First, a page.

Botulism – the Rare But Potentially Fatal Foodborne Illness

All my life I’ve been a little fearful of eating home-canned beans, because of the rare but potentially fatal illness caused by the Clostridium botulinum bacterium. The botulinum toxin produced by this bacterium is one of the most lethal natural toxins known to man. Now that my organic garden is overflowing with fresh beans, and I can’t possibly eat them all fresh, my mind has turned again to this microscopic organism, which lives naturally in the soil.

Eating poorly prepared food isn’t actually the only way you can be sickened by this type of bacteria. It is also possible for the bacterium to infect an open wound, (often caused when drug users share needles), and babies can sometimes be sickened by consuming the spores of the bacteria. Fortunately, the incidence of botulism poisoning is quite rare – only an average of 110 cases are reported in the United states each year. The majority of these cases, 72%, are infant botulism, and 25% are caused by eating contaminated food.

Infants can be infected by eating honey, corn syrup or other sweetener that contains dormant bacterial spores, so parents are warned to not give honey in any form to babies under one year old. Once the child begins to eat solid food, stomach acids will kill the bacterial spores and prevent them from growing.

As a gardener, it is the food-born illness that most concerns me, and the list of symptoms and side effects makes it reasonable to be concerned. Botulism is a paralytic illness, and the symptoms are very similar to those of people who are having a stroke. Symptoms can include difficulty swallowing, drooping eyelids, muscle weakness, and double or blurred vision. These symptoms can occur anywhere from 6 hours to 10 days after eating contaminated food. Patients treated for this illness can be on a ventilator for weeks, under intensive medical care. Paralysis will slowly improve over a number of weeks if the illness is diagnosed early enough. In the past, up to 1/2 of the people contracting the illness dies, but medical care has now reduced the fatality rate to 8%. Patients may continue to feel tired and have difficulty breathing for years after recovering from this illness.

Clostridium botulinum bacteria grow and multiply in oxygen-free environments that are high in moisture and low in acidity. This is an excellent description of the inside of a jar of low-acid vegetables. High levels of sugar can help reduce the production of the bacteria, and its toxins. The bacteria are killed when vegetables are canned under high heat and pressure, the way store-bought canned goods are processed.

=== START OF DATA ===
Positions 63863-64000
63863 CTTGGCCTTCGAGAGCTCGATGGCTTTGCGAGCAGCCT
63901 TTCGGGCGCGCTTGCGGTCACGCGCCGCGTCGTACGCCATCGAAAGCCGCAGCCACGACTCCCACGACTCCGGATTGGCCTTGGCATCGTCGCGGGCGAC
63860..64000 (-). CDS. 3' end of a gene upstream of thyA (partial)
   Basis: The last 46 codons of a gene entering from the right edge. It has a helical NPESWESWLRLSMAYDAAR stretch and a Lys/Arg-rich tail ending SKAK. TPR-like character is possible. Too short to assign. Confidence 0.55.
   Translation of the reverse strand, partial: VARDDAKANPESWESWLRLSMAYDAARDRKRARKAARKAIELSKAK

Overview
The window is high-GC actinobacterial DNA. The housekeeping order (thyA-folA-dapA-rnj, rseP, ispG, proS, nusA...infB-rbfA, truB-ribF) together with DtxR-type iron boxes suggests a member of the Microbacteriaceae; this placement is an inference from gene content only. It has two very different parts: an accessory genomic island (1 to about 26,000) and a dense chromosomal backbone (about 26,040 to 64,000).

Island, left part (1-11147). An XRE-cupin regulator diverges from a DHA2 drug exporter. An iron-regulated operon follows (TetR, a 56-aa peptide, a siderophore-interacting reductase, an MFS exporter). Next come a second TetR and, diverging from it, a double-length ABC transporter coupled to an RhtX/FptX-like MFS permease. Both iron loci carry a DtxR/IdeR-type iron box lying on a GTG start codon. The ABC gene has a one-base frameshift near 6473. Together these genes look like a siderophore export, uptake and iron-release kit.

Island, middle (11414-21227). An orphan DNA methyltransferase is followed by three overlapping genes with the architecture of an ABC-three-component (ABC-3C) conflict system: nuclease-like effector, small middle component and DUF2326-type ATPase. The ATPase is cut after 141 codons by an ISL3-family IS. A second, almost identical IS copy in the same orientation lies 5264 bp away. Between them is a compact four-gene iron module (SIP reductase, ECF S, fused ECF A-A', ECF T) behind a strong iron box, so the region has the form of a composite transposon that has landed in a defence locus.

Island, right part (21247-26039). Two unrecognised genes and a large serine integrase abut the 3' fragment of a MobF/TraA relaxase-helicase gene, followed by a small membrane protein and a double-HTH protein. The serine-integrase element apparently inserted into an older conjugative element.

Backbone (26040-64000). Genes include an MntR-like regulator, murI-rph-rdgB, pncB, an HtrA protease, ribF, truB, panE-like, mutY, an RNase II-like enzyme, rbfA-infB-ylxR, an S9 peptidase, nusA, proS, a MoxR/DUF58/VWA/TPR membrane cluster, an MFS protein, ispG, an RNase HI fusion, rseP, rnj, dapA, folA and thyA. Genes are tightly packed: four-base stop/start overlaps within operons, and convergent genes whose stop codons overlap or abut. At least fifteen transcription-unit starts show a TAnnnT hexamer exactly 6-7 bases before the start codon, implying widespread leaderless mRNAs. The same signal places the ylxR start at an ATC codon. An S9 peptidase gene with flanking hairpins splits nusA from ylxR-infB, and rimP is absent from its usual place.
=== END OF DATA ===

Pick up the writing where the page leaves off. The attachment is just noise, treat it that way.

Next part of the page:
My parents canned thousands of jars of beans over the years, but were always careful to follow the common practice of boiling the beans for at least 10 minutes before eating them. The Centers for Disease Control (CDC) agrees that this is a good idea. It also makes sense to use the most recent home canning advice from the US Department of Agriculture, since new methods are being developed all the time. It just pays to be safe if you can low-acid foods, like beans, asparagus, beets, and corn.

People have also been known to be sickened by botulinum bacterium growing in chopped garlic stored in oil, which should always be kept refrigerated, and in
potatoes baked in aluminum foil, if the potatoes are left in the foil and are not refrigerated.

Do frozen vegetables pose the same dangers as home-canned produce? According to the USDA Safe Food Handling Fact Sheet, “Food stored constantly at 0o F will always be safe. Freezing keeps food safe by slowing the movement of molecules, causing microbes to enter a dormant stage. Freezing preserves food for extended periods because it prevents the growth of microorganisms that cause both food spoilage and foodborne illness.”

However, the same document goes on to say that freezing does not kill bacteria – it simply puts it into dormancy. As soon as the food is thawed, the bacteria can begin to grow and multiply, just as they can in any food. To be safe, use up any thawed (and even fresh) veggies as soon as possible, and keep any left-overs in the fridge.